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Best get the best as Popovich takes reins of USA Basketball

The Spurs' coach brings much more to the storied program than 1,022 career victories and five NBA championships

POSTED: Oct 25, 2015 1:47 AM ET

By Fran Blinebury

BY Fran Blinebury

NBA.com

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Gregg Popovich, an Air Force graduate, has made the Spurs the league's model franchise.

It's not because he stands as straight as if there were an iron bar running up his spine during the playing of the national anthem.

It's not because he attended the U.S. Air Force Academy and once said receiving the award of Distinguished Graduate was the most meaningful honor he's ever received.

Gregg Popovich is the perfect fit to lead Team USA because, well, the best deserve the best.

That is not to disparage Doc Rivers, who is as reputable and competent as anyone that has ever drawn Xs and Os on a clipboard on the NBA sideline. Rivers had the temperament to handle the collection of All-Star egos and the wise perspective to deal with the unrealistic demands of the job, which has all the margin for error as a tightrope without a net.

It is not intended to look past the historic connection of Doug Collins, a member of the jilted 1972 U.S. Olympic Team, whose silver medals from the controversial finish still rest in a locked box in Lausanne, Switzerland. As an All-Star player, high-energy coach and insightful TV commentator for more than 40 years since the night he stood thin and wobbly at the foul line in Munich and knocked in perhaps that greatest pair of clutch free throws ever that should have clinched an American win, Collins has been inspirational and successful.

But if the idea is to send the very best players from the best basketball-playing nation on the planet to the Olympics to chase a gold medal, then it should be guided by the gold standard — 24-carat Popovich.

It is more than the 19 seasons on the sidelines for the Spurs that has demonstrated a rigid dissatisfaction with anything that is less than a full-out commitment to playing a selfless team game and yet the flexibility to constantly change strategy and plans in the pursuit.

It's much more than the 1,022 career wins and the NBA record 18 consecutive seasons of winning at least 50 games that has made the Spurs the league's model franchise.

It's so much more than even those five NBA championships that he was delivered to the Spurs over the past two decades with a combination of gruffness, guile and inner glee.

It certainly would be hard to quibble with the job done by Mike Krzyzewski since he took over the reins of Team USA in 2006, posting a 75-1 record, a current 63-game winning streak and back-to-back Olympic (2008 and 2012) and FIBA World Cup gold medals (2010 and 2014) for the first time ever.

However, the honor and the duty of the role to lead Team USA against the world fits Popovich like a bespoke suit because he, more than any other single coach, has helped make basketball a global game. The Air Force grad who practically bleeds stars and stripes has taken better advantage and had more appreciation for the development of the international game, making the NBA an expansive and inclusive and better place because of it. There were a record 101 international players on NBA rosters at the start of last season, largely in part because Popovich and his organization have beat the bushes and worn out passports crossing borders and seeking out talent in every corner of the world. The Spurs roster that took apart LeBron James and the Heat to win the 2014 NBA title with a performance so harmonious that it should have been set to music featured players from nine different countries, including the U.S. The Spurs organization is a dribbling, dunking United Nations that resolves around a disparate core ranging from the stoic Tim Duncan (Virgin Islands) to the dashing Tony Parker (France) to the frenzied Manu Ginobili (Argentina) with the common pursuit of playing the game properly as the common denominator.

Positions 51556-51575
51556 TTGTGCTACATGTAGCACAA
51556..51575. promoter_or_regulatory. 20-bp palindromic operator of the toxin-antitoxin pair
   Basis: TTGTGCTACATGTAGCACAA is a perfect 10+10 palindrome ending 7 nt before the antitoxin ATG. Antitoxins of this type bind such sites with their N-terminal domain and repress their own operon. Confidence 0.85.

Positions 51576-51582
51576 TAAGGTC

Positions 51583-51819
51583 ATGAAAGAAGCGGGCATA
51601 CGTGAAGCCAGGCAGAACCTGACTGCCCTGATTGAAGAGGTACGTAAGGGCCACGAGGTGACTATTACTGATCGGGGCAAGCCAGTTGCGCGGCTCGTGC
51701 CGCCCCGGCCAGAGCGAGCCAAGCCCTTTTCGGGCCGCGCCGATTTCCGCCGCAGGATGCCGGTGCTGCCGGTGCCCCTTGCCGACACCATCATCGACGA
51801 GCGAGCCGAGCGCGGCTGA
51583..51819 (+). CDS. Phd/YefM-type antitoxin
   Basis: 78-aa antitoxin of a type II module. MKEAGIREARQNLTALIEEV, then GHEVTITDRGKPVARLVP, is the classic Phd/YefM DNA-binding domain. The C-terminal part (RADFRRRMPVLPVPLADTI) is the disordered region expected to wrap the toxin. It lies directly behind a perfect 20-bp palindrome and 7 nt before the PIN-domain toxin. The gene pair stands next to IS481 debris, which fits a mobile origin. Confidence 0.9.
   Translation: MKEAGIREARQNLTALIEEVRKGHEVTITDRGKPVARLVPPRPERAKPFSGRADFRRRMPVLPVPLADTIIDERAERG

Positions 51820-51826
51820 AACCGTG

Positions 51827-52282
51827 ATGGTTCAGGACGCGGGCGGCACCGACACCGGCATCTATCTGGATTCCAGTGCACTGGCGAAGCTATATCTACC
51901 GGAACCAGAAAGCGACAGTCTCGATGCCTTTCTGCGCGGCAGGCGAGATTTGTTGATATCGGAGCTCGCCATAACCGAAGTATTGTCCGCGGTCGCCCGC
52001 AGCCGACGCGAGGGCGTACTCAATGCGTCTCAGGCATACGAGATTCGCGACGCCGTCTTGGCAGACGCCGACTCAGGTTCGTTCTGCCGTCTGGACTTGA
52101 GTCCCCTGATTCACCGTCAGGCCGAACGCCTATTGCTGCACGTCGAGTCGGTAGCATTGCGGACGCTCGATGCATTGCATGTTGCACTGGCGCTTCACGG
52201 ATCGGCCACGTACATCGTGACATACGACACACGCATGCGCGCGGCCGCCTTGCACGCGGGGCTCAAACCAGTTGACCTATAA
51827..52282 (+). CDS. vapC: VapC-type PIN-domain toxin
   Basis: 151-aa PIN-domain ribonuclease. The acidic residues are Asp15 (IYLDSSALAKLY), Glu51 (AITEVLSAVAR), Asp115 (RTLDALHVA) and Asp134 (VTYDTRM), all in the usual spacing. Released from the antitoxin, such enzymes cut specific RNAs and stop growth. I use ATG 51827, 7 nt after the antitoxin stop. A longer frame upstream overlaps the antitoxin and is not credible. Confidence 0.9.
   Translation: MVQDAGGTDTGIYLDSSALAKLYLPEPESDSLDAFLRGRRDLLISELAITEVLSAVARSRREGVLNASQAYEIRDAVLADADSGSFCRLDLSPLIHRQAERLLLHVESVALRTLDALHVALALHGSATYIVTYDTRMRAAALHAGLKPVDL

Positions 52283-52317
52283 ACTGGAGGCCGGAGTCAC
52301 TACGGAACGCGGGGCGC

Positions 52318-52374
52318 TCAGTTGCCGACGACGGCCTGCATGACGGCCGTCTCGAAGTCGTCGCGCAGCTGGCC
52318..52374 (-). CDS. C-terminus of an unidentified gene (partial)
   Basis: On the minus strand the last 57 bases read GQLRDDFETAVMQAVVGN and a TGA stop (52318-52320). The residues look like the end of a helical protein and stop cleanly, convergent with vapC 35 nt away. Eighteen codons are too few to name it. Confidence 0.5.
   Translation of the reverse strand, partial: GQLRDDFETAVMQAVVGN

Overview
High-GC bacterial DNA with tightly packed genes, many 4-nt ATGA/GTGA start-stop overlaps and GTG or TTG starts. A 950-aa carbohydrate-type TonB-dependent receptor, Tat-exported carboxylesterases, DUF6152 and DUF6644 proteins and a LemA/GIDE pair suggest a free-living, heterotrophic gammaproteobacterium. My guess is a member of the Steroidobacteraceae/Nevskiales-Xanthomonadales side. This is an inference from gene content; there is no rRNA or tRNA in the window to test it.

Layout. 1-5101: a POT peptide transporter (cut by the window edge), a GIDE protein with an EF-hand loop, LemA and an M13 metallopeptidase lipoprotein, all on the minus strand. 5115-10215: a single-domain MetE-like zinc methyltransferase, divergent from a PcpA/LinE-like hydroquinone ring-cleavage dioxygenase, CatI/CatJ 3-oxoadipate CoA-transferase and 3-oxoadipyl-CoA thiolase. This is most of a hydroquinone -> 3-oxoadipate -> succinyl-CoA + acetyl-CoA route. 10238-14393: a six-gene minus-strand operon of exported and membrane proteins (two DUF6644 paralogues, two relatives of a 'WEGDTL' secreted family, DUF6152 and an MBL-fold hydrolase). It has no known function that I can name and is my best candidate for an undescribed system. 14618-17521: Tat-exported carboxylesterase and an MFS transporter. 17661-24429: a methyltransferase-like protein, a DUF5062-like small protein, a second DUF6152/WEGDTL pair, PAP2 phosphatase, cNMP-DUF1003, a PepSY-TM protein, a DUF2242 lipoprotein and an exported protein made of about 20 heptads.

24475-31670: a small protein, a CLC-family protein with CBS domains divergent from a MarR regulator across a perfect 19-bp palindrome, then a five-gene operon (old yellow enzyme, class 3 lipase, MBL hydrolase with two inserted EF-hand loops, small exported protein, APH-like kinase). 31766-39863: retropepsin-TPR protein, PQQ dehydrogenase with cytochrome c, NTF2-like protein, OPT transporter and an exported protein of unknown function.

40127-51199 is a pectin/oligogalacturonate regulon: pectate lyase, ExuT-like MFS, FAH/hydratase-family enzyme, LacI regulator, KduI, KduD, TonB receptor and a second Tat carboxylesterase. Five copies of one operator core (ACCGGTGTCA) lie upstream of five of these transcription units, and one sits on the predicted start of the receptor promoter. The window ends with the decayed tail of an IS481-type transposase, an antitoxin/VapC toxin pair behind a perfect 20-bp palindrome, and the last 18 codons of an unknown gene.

He has a historic star-spangled connection, one of the final cuts from that star-crossed 1972 Olympic team. But all of those names and all of those different cultures are the reason while you'll never hear Popovich refer to any of the Spurs' titles as a "world championship" out of respect for the game on every other continent.

James, Kevin Durant, Stephen Curry, James Harden, Anthony Davis — they'll all come away speaking his universal language fluently.

Over an NBA head coaching career that is entering its 20th season, there are few that don't put him at the top of the list and yet circumstances have previously deprived him of the honor and opportunity. Popovich was an assistant coach for both of the celebrated flame-outs in the 2002 World Cup and 2004 Olympics that led the to overhaul of the entire USA Basketball program that brought in former Phoenix Suns boss Jerry Colangelo as the man in charge.

Colangelo had said that Popovich never expressed enough enthusiasm for the job in their conversations and so he turned to Krzyzewski in 2006. Popovich heard the story repeated over and over until he finally sent Colangelo a letter that he copied to NBA officials and many in the basketball world — and even was printed as a column in the San Antonio Express-News — telling him to stop spreading the word that coaching his country's national team would be anything less than an honor.

Popovich is a proud man, a patriotic man, a worldly-wise man with a sophisticated palate to go with a global vision, who would never come right out and ask for the job.

But eventually it found him, the best basketball coach of his generation.

Fran Blinebury has covered the NBA since 1977. You can e-mail him here and follow him on Twitter.

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